for Tribune: Postcard from Faro

The wild does not have words.
The unwritten pages spread themselves out in all directions!

– Tomas Tranströmer,
From March 1979

Many young directors dream of the day when their work will be projected on the vast screen of the Grand Théâtre Lumière in Cannes, others of red-carpet premieres at the Odeon Leicester Square, or at the Egyptian in Los Angeles. But in terms of exquisitely exalted and exclusive cineastic prestige, few environments can match a whitewashed former pig-barn in the hamlet of Dämba, down in a southern corner of Fårö, a windswept Swedish island out in the middle of the Baltic Sea – next stop east, Estonia.

For over three decades this was the private cinema of Ingmar Bergman, who lived nearby and who twice daily screened prints of films new and old, of all types and genres flown in at his request. Bergman – a near-mythical colossus of 20th century theatre and cinema who won three Oscars over the course of his wildly prolific six-decade career (The Seventh Seal, Cries and Whispers, Fanny and Alexander, Wild Strawberries) – died in 2007, and nowadays his nameless “kinematograf” is only used for one week each year. This is ‘Bergman Week’ (Bergmanvecken), held just after the midsummer-night celebrations which are a very big deal all over the European Union’s third-largest country.

This year’s Bergman Week (BW) included five screenings at Dämba: the master’s own Persona (1966) and Through A Glass Darkly (1961), plus three more recent films introduced by their own directors: Noah Baumbach’s The Squid and the Whale (2005), Sally Potter’s Orlando (1992) and top prize winner at January’s Gothenberg Film Festival, Chilean drama Dog Flesh by Fernando Guzzoni.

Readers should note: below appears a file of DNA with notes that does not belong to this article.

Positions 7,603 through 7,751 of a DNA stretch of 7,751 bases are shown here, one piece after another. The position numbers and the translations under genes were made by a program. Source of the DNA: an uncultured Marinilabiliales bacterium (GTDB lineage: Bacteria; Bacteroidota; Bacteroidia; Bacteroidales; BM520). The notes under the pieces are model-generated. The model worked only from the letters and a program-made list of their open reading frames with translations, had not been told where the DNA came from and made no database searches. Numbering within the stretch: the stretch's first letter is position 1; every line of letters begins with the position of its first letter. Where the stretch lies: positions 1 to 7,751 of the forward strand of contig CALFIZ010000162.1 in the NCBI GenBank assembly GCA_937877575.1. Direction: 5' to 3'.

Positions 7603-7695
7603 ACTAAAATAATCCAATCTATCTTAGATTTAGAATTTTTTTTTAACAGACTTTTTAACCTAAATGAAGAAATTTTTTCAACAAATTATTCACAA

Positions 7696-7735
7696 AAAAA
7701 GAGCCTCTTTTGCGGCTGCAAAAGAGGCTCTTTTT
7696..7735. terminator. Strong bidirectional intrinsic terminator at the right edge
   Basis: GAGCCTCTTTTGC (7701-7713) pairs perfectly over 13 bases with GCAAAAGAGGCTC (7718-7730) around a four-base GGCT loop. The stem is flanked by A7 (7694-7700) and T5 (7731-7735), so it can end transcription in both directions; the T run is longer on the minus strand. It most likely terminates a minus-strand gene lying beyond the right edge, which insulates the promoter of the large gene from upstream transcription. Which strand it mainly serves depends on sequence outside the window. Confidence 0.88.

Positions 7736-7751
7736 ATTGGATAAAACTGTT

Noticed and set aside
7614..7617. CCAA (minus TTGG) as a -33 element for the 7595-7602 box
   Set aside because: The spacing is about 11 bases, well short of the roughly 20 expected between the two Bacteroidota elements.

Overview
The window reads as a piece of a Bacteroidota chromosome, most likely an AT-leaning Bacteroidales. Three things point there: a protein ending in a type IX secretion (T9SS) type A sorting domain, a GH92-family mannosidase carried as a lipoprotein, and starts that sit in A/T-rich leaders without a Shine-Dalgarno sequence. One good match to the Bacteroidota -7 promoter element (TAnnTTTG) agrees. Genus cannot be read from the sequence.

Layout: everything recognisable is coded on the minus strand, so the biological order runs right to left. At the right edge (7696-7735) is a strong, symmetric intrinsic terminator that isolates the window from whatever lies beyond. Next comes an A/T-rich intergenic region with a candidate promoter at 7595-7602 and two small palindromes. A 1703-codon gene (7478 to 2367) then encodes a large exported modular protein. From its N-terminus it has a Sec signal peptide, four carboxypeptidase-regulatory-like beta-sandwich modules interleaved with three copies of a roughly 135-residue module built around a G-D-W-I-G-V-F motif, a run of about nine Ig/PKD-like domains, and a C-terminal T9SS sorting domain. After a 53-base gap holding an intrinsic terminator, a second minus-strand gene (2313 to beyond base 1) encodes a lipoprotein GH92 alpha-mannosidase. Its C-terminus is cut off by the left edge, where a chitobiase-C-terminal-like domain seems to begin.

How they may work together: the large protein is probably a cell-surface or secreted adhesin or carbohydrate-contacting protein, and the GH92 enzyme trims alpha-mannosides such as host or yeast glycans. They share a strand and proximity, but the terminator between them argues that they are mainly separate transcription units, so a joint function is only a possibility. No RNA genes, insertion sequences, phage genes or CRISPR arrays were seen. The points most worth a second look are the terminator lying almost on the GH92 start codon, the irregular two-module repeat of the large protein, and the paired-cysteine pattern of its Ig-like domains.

Tickets were on public sale for each of the screenings, at the princely sum of 250 Swedish crowns (kronor) – a whisper under £25 at current rates. A trifling sum to any hardcore Bergman fan, of course, for whom the Dämba cinema will have a unique, near-sacramental quality (before the 35mm projector was installed, Bergman used the space as the mini-studio for Scenes From a Marriage‘s interiors) for all its humble agricultural origins and present-day Scandi cosiness.

settling in for a screening at Bergman's cinema. Observe the MAGIC FLUTE tapestry, left.

With one wall dominated by a 1975 tapestry inspired by Bergman’s Magic Flute TV movie, it contains 15 well-padded armchairs of the kind one might expect to find in granny’s parlour, one of them permanently reserved for the former patron. A strategically-positioned piece of A4 proclaims SITT EJ HÄR – which I presumed meant the somewhat metaphysical “he sits here!”, before I was informed that it’s actually the more prosaic “don’t sit here!”

Nestling just behind the notice is a small cushion which presumably once supported the lower back of the lanky auteur, a dark-grey woollen cover indicating its provenance: the permanent human population of Fårö may nowadays number barely 500 in the winter-months, but four-legged islanders are in much greater abundance. Gotland sheep, which originated on the much larger island of that name immediately to Fårö’s south, are a breed that date back to the Viking era when livestock plundered from deepest Russia were bred with local varieties. The result is a sheep which aficionados praise as “bright, active and friendly… inquisitive and attractive… easy to lamb, prolific, milky and very motherly” with a “calm, friendly disposition”.